Walsh refers at least 10% of his patients to primary care. However, Center clinicians also take the opportunity to educate patients about their routine care needs.  

“It’s surprising how few men know the connection between coronary artery disease and diabetes and any loss of libido or sexual function,” he says. “So, we take the time to help them understand blood pressure control, diabetes and cholesterol.” 

Our specialists address other important health services, including prostate and colon cancer screenings. And they emphasize the importance of healthy behaviors such as physical exercise, a nutritious diet and mental health therapy. 

Creating more diverse care

Along with creating a comprehensive clinical experience, UW Medicine is committed to creating more diverse care teams, says Marah Hehemann, MD, urologist and assistant professor in the Department of Urology at the UW School of Medicine.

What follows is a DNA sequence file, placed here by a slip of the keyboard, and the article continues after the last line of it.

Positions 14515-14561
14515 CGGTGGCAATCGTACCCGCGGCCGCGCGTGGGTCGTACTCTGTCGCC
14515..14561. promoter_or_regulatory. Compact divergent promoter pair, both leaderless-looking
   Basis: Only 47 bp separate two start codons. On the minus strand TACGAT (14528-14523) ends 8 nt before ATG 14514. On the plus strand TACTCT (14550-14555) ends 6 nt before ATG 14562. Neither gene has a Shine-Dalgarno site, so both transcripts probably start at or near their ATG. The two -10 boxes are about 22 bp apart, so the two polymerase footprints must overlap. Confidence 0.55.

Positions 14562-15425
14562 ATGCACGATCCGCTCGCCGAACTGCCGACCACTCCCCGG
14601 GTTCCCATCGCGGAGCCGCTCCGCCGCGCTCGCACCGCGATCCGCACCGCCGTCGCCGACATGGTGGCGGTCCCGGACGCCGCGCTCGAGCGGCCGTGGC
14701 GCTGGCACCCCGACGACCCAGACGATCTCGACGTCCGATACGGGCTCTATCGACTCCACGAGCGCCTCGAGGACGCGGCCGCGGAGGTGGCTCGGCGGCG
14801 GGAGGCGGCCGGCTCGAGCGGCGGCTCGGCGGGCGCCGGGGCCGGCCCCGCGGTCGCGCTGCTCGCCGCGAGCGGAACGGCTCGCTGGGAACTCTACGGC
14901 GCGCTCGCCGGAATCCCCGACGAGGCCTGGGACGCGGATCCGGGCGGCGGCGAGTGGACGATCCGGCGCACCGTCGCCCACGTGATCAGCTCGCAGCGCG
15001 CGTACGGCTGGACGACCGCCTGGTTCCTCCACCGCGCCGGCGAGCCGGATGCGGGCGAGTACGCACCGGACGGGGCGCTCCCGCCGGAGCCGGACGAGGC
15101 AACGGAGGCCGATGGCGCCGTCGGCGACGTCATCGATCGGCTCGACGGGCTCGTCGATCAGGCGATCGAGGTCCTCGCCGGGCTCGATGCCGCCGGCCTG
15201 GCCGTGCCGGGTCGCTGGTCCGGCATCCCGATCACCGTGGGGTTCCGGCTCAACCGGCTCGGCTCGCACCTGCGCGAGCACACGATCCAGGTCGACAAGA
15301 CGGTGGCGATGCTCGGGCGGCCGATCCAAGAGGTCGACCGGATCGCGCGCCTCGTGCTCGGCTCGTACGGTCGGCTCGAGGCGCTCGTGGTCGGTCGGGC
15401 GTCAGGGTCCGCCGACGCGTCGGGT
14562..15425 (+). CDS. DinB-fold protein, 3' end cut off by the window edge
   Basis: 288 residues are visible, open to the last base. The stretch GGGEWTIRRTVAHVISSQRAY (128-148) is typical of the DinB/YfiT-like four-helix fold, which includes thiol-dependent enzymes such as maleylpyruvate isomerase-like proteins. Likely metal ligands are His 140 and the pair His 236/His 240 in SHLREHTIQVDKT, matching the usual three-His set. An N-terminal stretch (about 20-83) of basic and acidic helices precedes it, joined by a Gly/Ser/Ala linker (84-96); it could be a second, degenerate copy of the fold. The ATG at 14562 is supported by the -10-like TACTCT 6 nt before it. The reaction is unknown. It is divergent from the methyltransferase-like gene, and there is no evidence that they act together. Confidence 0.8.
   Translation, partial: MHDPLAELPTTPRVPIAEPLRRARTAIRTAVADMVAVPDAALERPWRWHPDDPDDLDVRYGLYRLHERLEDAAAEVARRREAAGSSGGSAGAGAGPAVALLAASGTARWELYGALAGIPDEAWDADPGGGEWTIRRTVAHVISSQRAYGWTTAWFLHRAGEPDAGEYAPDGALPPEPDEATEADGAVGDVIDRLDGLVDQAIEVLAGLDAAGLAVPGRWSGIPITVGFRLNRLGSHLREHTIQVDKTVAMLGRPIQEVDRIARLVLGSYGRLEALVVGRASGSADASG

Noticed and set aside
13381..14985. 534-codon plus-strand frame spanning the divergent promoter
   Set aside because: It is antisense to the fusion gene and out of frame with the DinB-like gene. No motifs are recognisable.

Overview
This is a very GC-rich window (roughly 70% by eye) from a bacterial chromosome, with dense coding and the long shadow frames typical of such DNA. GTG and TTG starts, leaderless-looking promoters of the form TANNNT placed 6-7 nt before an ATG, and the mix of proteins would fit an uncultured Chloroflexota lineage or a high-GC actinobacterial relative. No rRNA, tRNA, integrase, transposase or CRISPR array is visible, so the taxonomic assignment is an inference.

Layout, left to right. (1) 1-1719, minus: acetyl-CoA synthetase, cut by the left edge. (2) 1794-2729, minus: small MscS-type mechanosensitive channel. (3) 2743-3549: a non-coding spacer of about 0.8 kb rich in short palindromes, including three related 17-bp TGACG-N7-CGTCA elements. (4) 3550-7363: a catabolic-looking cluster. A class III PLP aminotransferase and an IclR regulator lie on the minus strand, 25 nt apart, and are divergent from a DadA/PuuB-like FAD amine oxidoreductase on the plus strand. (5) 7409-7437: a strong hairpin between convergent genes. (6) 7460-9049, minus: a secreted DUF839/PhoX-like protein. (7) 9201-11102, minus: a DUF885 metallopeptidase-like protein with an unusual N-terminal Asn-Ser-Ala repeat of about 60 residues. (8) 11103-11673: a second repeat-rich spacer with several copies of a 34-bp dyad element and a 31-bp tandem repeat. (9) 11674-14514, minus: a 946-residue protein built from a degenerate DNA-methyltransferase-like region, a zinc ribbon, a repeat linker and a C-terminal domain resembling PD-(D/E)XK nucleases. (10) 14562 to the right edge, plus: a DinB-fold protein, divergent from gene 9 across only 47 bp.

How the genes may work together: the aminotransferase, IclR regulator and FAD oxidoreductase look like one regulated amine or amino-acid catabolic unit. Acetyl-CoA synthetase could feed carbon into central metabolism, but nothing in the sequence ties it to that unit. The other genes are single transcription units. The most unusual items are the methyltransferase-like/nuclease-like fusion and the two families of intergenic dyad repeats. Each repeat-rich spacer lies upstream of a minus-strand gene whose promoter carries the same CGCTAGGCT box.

“The urologic workforce does not reflect the ethnic makeup of the United States and lags behind other surgical subspecialties with regard to diversity,” Hehemann says. “One of my goals is to be a role model for individuals from underrepresented backgrounds to enter into this field.” 

Until recently, only 10% of practicing urologists were women, and only 6.5% were from underrepresented minority groups. The proportion of women subspecializing in Andrology, which focuses on men’s health and in particular, male reproductive issues, is even smaller. However, through its recruitment efforts, UW Medicine’s Andrology fellowship program is changing the face of the specialty. For the fellowship class of 2024, 18 applicants — 35% — are women.